Web-Based Editor?


#123

just like @jkeim, I also use Codiad to edit hugo pages.
It’s quite easy to add a link to your template that will take you to the current page in Codiad, e.g.:

<a href="{{ print "https://codiad.server.net/#website_hugo/content/"
.File.Path }}" target="codiad_editor">Edit</a>

The #website_hugo here is the name of the project in Codiad

Then it’s quite easy to edit the site with Codiad’s built in features.
I also do a little more magic with inotifywait which watches for file changes in my /content directory and automatically rebuilds the site if a file is altered and saved.

This solution provides quite a simple workflow.


#124

Lot of solutions here, but there is still one annoying thing: instant previews.

Making a Web-UI that connects to github, lists all files of a repo, loads said files’ content for editing, and sends modified strings back to github can be done like in 3/4 hours of coding in vacuum… But the hard part is: how one manages to present a PREVIEW of the modified page ?

I tried both Forestry.io and netlifyCMS.org and they make a great job trying to make previews. But it’s still quite not perfect.

The only approach I see to this problem so far is to allow Hugo templates to be more isomorphic (i.e: usable from both client and server). Are there some Go conversion tools robust enough to let me parse a Hugo template from Javascript ?


#125

Check out Pendulum. It’s listed in the docs. It has a dual pane markdown editor with instant preview.


#126

Searched the docs for this but could not find. Do you mean this:

?


#127

Yes. That’s the one. I thought it was in the Docs under GUI tools.


#128

@onedrawingperday doesn’t pendulum just represent my markdown file in html WITHOUT its underlying template and CSS ?


#129

To follow through with my point:

to present a PREVIEW of the modified page [by] allowing Hugo templates to be more isomorphic

I see NetlifyCMS.org actually uses React to render live previews by letting developers expose their template in React language (for what I understand one developer must then implement the same template twice, in both Hugo and React).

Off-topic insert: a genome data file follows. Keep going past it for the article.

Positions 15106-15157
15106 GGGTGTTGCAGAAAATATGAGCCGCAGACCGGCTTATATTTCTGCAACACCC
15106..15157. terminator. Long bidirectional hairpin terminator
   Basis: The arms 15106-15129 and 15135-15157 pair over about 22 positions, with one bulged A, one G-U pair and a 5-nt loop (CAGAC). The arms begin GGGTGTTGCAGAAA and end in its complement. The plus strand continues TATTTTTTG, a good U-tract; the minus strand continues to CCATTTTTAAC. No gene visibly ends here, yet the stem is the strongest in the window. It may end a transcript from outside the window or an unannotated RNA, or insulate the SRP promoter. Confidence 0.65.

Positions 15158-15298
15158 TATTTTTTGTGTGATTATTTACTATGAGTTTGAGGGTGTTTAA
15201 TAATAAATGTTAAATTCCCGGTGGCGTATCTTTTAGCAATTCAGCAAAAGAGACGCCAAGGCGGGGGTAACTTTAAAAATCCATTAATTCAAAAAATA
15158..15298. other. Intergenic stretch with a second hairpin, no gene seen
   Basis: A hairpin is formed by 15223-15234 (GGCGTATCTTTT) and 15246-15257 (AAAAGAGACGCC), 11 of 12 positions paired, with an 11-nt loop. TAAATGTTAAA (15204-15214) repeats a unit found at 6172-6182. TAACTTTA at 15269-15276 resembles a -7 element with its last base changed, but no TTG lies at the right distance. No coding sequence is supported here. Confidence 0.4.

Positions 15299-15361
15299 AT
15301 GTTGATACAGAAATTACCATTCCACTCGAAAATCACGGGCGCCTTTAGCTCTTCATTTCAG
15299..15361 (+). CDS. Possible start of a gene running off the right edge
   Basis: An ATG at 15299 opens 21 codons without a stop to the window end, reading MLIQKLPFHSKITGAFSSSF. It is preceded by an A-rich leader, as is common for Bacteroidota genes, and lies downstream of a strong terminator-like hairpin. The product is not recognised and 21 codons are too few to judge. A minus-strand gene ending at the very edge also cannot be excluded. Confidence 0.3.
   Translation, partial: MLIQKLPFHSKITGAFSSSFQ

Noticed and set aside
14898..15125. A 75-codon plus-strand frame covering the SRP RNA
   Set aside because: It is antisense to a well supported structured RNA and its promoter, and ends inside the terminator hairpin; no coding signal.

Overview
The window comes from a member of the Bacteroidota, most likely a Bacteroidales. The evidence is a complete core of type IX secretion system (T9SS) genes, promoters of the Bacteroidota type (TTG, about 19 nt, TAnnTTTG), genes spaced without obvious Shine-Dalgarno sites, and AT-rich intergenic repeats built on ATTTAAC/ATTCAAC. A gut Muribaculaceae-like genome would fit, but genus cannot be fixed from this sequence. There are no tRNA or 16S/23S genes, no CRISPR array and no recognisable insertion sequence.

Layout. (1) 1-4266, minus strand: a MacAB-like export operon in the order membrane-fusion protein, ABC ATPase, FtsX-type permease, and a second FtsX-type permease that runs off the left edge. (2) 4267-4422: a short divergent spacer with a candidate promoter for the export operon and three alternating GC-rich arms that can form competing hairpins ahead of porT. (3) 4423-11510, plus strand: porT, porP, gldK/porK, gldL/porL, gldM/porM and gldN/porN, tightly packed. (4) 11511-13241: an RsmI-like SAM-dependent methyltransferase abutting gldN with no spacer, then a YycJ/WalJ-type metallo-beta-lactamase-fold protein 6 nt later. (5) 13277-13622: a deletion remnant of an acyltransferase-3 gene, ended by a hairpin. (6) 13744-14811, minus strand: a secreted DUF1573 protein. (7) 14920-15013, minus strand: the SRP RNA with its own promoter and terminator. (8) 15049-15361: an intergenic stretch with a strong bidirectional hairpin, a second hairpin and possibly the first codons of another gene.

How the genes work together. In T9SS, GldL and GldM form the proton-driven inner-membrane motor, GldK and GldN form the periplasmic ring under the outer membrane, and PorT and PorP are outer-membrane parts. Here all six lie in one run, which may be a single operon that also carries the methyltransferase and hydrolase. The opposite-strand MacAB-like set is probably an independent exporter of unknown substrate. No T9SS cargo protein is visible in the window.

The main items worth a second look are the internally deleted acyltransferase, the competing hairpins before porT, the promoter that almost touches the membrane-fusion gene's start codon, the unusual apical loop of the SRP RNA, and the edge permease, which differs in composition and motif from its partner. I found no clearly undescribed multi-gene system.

So is there a way we could kinda GopherJS-ize Hugo templates so that they have meaning in the browser world ? This would definitely close the gap to have real Web-Based editing experience. In fact, a minimal page with vertical split windows could help non-tech users getting started : left pane with markdown file, right pane with live result, then a button Publish that would just send the markdown content to git.

Obviously, one can think about even greater things in terms of UI/UX like extracting fields from Archtypes to create proper input fields etc… but the critical part is, from my point of view, to present a preview a la wordpress right after changing content and before broadcasting to an audience…


#130

I have not looked into how possible this is. It is on my long list of stuff to investigate …


#131

Both looks promising but honestly I don’t see how it combines with Hugo. They are a correct answer to build isomorphic apps from the ground up though.


#132

I really like forestry.io but I’m having issues with their rich-text editor which munges my MathJax (math notation within dollar signs) – it keeps removing the MathJax markup, and that makes my math not show up right on the site.

E.g. if I have this in my post.md:

let's do some math $e = mc^2$

it removes the $ signs and destroys my math.

Anyone know of a work around? The best would be to simply be able to disable their rich-text editor and not mess with my raw text.


#133

This is a very long thread. I’ve skimmed through it as best as I could, but I wonder if you guys that are more in-tune with this would mind helping me get up to speed?

I’m a technical user, and I don’t need a CMS or editor for myself. I’m perfectly comfortable editing files directly, committing to Git, etc. That’s all fine. But I have other people that need to be able to edit blog posts on one of my websites. So for them, I need an editor.

I looked at Forestry and Netlify, and initially they seemed pretty nice, but when reading through the documentation to see how it’s set up, I got thoroughly put off them. It seems like everything goes through their own websites, and that you need accounts with them, and so on. I don’t want any of that. That’s a deal-breaker for me. I just want a simple admin panel hosted on my own website. I don’t want any third-party websites or third-party accounts.

What I envision is something like an admin.php page on the web server, which looks in the Git repository’s /content/blog/ folder, and displays a list of .md files on the web page. The user picks a file to edit, or creates a new file, and produces their content through a pretty and user-friendly interface. When done, the PHP page generates the appropriate .md file and commits it to the Git repository. A Git hook runs after the commit is made, and re-deploys the website.

Is there anything like this already? Or is anyone working on this? Thanks.


#134

First I’ll say that I never tried it, but it’s the only solution, close to it that I found.

It use a specific webserver (this one I’m using and it’s quite amazing), Caddy (it’s completly free if you compile it yourself) with the following plugin, apparently it’s a bit more difficult to compile Caddy with a specific plugin, but still I think it’s manageable.

If you try it, please share it ;).

Thanks.